You only need to watch a few minutes of the music videos of Ssion (aka Cody Critcheloe) to get a sense of his distinct style. There are the looks Critcheloe sports in his recent video for “Comeback,” the first single from his upcoming album, O, wherein a lookalike dons a zebra-print suit until Critcheloe enters the picture in a sparkling deep blue tank top (which he later swaps out for a sleeveless tuxedo dress and pants combo of the same color). Then there’s the flame-print button-down, red pants, and cowboy hat combo that he dons in his video for “Earthquake.” Clearly, Critcheloe’s not one for subtlety when it comes to his onstage wardrobe.

And considering these bold ensembles, it only makes sense that Critcheloe performed at the Jeremy Scott and MAC Cosmetics after-party last night at New York’s Public House in yet another kitschy look. Ssion wore a Moschino outfit comprised of a light blue denim vest and matching pants with animal-print details, cowboy boots, and colorful temporary tattoos covering his arms, a look that he describes as “slick hillbilly, like maybe Alan Jackson if he got to do a Vegas residency with a bit of Alan Vega thrown in.”

Most performers try to find onstage outfits that allow them to move comfortably and with ease, but that isn’t exactly Critcheloe’s style. “I always like to perform in clothes that are a bit too tight and shoes with a heel,” Critcheloe says. “I’ve been wearing my electric blue snakeskin boots onstage for six years now. They are so uncomfortable. I can barely walk in them, which makes me a better dancer on stage. It gives me the perfect slink . . . and they have good mojo.”

Wednesday, January 10, 2018

Ivanka Trump Tweeted in Support of Time’s Up, and the Internet Is Not Having It

It seems like whenever feminism flares up in public discourse, we hear from America’s least effective empowerment spokesperson: Ivanka Trump. Trump tweeted in support of the Time’s Up initiative after watching Oprah Winfrey’s speech from the Golden Globes on Sunday. “Just saw @Oprah’s empowering and inspiring speech at last night’s #GoldenGlobes,” Trump wrote. “Let’s all come together, women and men, and say #TimesUp! #United.”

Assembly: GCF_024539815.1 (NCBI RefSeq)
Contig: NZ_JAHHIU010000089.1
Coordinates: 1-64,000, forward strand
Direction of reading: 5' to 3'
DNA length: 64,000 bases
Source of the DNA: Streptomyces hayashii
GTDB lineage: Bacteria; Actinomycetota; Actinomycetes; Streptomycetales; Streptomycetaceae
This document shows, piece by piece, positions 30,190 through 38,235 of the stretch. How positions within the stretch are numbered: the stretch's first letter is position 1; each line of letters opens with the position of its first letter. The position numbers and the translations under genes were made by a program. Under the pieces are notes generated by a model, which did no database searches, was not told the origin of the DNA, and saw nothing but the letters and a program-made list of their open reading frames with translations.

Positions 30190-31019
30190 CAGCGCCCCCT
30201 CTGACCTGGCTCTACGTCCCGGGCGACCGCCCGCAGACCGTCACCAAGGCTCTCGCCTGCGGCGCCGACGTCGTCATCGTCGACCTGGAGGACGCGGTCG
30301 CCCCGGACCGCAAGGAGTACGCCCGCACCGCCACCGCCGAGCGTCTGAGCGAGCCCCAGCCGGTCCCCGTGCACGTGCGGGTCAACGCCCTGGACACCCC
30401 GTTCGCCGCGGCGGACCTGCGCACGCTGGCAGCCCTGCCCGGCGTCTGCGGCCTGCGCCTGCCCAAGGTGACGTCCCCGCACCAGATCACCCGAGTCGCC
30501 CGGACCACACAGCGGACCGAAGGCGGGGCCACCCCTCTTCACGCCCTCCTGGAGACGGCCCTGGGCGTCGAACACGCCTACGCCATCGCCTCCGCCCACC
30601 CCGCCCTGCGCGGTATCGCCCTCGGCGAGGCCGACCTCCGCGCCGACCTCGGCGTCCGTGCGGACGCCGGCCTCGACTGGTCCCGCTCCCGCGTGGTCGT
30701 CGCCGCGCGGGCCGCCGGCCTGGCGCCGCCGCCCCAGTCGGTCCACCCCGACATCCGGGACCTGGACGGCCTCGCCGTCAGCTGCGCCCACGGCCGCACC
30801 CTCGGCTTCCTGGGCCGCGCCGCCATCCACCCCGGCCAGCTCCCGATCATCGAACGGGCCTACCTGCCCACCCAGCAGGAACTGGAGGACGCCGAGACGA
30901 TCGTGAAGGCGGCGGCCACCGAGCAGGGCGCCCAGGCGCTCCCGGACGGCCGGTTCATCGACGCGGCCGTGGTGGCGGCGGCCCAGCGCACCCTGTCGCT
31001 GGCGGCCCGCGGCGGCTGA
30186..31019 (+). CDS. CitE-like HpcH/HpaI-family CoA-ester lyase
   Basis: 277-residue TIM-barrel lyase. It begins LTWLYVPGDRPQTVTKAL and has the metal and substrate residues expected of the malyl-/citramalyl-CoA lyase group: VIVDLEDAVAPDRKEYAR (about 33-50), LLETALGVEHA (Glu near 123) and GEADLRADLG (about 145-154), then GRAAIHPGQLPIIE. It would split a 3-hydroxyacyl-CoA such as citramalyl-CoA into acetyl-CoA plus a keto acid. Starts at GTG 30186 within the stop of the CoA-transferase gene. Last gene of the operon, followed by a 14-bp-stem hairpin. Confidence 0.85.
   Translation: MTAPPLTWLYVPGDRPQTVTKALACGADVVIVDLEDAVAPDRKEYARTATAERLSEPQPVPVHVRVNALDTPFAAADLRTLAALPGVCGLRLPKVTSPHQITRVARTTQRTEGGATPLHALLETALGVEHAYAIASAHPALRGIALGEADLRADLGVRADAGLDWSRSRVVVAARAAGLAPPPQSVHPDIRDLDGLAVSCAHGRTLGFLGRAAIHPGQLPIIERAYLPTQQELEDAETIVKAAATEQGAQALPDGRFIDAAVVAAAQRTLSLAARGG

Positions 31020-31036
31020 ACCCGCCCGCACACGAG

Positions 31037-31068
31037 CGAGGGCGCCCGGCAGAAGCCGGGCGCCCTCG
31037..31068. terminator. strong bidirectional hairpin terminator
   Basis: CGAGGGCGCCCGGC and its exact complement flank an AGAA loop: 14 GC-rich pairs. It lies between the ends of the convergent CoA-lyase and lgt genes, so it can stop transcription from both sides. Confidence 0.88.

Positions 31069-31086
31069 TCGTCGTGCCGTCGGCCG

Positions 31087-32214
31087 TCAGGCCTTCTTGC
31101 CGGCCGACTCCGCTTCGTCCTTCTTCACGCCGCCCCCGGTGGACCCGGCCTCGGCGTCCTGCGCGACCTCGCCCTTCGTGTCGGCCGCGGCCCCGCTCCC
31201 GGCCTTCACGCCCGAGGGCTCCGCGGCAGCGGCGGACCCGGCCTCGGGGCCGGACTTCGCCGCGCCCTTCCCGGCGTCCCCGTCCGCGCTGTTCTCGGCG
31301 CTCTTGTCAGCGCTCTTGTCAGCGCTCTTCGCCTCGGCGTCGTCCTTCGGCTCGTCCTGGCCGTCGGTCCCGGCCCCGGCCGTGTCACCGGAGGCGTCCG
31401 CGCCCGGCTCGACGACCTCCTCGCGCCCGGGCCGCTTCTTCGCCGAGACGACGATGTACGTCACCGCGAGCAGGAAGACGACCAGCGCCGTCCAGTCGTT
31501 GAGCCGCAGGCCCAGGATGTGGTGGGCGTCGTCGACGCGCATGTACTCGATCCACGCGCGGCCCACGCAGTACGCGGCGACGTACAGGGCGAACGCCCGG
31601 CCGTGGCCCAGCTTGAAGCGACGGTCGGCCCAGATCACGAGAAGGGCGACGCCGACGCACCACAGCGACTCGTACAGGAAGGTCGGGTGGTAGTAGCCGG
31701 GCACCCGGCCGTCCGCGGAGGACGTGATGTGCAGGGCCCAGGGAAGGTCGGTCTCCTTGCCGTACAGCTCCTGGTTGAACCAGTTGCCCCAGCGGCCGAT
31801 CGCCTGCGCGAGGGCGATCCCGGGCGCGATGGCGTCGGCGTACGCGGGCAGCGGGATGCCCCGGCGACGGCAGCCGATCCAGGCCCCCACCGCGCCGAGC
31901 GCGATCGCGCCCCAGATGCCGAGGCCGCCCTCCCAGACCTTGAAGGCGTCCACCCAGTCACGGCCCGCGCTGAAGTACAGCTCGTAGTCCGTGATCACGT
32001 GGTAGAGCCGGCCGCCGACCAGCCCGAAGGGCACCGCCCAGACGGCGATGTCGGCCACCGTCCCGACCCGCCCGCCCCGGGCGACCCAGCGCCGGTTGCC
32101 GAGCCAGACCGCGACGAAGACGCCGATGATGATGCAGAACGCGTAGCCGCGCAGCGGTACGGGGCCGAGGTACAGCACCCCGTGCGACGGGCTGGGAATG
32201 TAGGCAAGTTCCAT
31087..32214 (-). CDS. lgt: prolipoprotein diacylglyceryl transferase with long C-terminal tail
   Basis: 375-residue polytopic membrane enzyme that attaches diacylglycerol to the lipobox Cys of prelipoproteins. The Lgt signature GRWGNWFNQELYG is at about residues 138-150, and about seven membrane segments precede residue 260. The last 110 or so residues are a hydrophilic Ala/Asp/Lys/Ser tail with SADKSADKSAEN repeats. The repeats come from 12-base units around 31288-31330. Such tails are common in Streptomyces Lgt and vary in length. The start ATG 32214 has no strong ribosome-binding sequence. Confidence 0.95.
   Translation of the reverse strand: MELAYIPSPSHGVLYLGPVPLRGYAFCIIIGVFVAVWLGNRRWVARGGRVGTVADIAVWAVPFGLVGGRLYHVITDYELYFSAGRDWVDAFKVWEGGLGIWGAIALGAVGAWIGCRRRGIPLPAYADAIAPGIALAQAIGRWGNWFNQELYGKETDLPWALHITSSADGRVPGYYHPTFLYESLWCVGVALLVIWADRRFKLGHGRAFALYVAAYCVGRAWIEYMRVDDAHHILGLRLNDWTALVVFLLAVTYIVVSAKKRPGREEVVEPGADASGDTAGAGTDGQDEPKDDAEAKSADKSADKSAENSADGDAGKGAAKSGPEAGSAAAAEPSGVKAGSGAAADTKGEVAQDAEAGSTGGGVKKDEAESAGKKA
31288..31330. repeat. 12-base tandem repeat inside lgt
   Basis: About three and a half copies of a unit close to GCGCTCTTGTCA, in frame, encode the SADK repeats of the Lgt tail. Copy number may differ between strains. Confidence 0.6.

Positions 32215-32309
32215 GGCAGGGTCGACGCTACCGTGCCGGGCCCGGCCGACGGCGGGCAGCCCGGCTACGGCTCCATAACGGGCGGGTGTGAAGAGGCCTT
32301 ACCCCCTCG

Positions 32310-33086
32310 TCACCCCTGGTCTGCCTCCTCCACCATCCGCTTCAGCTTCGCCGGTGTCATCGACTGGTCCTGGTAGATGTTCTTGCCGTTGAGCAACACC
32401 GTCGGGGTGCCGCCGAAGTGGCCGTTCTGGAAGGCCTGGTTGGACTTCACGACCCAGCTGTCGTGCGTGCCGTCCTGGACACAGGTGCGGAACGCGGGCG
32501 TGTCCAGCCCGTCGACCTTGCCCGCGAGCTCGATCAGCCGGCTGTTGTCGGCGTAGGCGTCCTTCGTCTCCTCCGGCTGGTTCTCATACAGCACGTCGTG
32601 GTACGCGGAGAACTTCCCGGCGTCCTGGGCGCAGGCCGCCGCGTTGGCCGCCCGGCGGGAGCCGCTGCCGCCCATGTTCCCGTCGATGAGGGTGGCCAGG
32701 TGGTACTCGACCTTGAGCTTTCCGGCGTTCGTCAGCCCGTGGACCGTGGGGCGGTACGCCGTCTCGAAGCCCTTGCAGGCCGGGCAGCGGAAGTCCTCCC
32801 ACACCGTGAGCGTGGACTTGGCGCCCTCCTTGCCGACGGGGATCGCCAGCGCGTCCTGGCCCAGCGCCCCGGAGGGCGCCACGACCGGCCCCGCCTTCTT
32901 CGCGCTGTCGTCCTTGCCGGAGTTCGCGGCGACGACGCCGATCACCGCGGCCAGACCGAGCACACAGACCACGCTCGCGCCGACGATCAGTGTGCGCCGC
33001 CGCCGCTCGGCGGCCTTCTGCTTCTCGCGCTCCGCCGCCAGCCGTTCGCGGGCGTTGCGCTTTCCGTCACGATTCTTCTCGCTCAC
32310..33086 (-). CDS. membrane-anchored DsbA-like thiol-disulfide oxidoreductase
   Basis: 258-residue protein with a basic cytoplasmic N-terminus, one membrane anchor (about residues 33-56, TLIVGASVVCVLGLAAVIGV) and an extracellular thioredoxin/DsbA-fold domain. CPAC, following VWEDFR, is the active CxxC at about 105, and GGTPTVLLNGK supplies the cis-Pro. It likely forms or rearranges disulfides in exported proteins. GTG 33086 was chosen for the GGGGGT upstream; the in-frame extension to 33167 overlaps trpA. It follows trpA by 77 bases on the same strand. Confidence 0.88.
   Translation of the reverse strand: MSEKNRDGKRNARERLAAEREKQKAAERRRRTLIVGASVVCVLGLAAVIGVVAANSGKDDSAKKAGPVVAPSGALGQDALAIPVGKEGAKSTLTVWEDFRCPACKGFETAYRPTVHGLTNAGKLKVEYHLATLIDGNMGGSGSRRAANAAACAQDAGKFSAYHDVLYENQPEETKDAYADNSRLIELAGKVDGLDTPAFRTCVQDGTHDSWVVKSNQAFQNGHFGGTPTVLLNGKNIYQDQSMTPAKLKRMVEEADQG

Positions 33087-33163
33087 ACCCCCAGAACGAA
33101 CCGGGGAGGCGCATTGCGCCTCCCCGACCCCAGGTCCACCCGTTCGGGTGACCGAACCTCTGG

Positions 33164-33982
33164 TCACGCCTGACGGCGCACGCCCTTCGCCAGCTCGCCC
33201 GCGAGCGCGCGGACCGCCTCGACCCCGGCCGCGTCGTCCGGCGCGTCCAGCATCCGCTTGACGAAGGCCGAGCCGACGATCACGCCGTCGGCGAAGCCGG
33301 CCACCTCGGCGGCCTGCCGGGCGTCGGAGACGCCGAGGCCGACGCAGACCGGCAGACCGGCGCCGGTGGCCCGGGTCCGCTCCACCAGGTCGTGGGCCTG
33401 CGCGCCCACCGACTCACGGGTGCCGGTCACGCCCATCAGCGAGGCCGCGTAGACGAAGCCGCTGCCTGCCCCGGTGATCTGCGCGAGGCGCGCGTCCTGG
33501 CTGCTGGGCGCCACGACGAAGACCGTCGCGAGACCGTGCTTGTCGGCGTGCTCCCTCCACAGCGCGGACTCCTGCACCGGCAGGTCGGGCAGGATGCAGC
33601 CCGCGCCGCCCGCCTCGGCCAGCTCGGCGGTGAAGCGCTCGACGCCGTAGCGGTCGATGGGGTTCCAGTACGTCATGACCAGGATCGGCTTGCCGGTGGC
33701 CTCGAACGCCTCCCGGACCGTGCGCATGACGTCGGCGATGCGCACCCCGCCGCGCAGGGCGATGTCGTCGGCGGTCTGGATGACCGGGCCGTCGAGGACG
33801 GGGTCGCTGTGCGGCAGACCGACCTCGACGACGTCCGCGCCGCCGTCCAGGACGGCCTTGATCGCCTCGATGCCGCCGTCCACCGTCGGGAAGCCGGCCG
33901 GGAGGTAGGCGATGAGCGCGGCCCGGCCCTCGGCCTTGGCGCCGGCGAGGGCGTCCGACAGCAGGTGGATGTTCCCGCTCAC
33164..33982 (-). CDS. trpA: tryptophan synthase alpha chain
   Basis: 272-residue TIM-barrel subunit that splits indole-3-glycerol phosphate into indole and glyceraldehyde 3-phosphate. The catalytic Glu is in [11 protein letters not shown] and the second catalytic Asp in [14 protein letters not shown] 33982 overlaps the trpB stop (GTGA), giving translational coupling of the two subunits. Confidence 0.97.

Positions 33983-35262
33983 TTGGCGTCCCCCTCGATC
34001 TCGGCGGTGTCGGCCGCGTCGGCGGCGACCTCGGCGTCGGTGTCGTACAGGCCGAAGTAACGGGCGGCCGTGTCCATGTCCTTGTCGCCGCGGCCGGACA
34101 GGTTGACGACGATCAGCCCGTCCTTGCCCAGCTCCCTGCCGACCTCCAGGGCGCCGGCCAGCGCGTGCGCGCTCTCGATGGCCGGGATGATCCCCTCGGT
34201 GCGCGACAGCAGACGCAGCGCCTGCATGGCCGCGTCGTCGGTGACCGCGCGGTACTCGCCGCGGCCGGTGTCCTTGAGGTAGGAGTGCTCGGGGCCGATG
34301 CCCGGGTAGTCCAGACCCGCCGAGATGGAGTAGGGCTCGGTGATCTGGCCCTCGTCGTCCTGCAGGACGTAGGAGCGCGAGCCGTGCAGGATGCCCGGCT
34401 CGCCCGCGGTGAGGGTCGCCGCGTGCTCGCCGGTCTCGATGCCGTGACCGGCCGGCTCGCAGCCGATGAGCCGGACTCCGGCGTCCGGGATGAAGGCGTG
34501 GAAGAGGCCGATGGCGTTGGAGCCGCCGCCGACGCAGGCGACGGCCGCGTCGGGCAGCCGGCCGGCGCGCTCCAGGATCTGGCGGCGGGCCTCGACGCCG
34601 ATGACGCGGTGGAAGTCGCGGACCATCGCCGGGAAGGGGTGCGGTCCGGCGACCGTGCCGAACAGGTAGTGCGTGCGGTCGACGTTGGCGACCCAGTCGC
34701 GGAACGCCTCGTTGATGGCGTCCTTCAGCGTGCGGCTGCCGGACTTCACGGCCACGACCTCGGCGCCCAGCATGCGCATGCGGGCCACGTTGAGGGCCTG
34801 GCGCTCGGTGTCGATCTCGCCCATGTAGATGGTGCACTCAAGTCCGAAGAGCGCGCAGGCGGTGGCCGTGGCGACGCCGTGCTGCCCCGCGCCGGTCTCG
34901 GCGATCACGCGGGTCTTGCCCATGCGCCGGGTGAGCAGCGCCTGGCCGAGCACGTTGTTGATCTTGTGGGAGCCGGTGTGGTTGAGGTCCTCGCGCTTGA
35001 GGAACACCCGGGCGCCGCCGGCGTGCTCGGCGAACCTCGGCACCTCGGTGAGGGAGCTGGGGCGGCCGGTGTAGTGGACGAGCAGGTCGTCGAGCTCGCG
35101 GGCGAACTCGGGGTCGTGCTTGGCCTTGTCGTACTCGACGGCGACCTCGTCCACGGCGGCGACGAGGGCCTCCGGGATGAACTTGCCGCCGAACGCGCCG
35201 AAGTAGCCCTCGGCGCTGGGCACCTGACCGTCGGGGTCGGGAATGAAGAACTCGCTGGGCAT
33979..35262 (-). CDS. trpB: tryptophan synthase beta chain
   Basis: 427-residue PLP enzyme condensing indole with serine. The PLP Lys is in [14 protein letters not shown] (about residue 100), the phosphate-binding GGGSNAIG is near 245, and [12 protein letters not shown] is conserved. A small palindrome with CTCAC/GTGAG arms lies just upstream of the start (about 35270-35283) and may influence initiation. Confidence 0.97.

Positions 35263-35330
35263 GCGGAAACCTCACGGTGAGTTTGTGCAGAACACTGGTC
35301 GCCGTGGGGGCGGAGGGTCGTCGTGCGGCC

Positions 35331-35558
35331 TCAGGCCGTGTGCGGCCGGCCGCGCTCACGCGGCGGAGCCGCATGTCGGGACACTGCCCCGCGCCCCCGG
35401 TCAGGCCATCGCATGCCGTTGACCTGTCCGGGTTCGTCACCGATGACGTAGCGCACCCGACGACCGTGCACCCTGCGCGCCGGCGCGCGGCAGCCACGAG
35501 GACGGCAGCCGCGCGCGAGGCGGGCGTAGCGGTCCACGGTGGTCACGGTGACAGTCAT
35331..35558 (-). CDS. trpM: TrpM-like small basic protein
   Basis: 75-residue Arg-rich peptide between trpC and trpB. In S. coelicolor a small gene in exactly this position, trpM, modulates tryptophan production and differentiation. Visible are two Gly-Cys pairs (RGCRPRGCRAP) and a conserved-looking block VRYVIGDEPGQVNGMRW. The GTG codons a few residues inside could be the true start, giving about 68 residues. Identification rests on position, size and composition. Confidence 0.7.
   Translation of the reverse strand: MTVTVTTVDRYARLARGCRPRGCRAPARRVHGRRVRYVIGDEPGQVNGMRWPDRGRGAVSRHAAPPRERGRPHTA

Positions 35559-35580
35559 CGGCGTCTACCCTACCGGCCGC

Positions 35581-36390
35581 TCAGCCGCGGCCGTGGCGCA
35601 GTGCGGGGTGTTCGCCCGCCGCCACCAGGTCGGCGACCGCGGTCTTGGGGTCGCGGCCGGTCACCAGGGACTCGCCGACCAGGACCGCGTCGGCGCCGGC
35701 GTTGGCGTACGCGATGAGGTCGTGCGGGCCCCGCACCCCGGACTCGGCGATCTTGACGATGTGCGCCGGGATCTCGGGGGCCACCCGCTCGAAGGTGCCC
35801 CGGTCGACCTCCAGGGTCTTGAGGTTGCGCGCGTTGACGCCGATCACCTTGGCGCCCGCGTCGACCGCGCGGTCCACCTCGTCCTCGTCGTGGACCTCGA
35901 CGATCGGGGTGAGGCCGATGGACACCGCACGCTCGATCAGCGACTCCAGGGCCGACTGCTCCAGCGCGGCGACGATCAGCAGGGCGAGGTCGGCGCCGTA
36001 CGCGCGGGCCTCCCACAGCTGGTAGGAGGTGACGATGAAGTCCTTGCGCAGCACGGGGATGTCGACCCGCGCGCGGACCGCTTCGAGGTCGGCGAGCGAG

Unfortunately for Trump, the Internet has a very long memory, and no one was quite ready to let her forget her history of hypocrisy when it comes to women’s issues and her very specific brand of female empowerment (which comes with a huge blind spot). The fact that Trump tweeted at all was shocking to some, as you might think that she would have understood the established pattern by now. Remember when she said that she believed Roy Moore’s accusers, as all victims should be believed? Remember when she gave a speech on women’s empowerment in Tokyo that hardly anyone attended? Each time, people reacted online in the same way: reminding Trump that her father has been accused of sexual misconduct by more than a dozen women and has a history of treating women publicly with contempt and disrespect. If time’s up for other men, it must be for him, too.

Friday, November 17, 2017

How Two Shanghai-Bound Victoria’s Secret Angels Get Dressed to Hit the Airport

The Victoria’s Secret Fashion Show isn’t set to shoot until Monday, but the girls have already turned the sidewalk into their own personal runway, even before touching down in Shanghai. Before catching their flight from New York, Angels Martha Hunt and Elsa Hosk took the lead with an impromptu photo shoot just outside of the check-in counter. It was clear where they were headed, too, thanks to super cute coordinating T-shirts that read “Angel” and “Love,” respectively.

Hosk threw on a statement coat from street-style favorite Sandy Liang. The moto jacket was done in patent leather and trimmed with pastel pink shearling—a perfect match for everything VSFS, from the satin robes worn backstage to the bright pink carpet leading into the after-party. Like Hunt, she tucked her tee into supermodel-approved off-duty skinny jeans and flat boots. Her cherry red cat-eye sunglasses tied in nicely with a crocodile bucket bag in the same hue, but it was the proverbial VS puckered lip pose that read the most angelic of all. Hunt kept things decidedly more pared back in a cool blue palette, but added polish with a menswear-inspired tweed blazer and a classic gold watch, which is sure to have come in handy when getting on Shanghai time.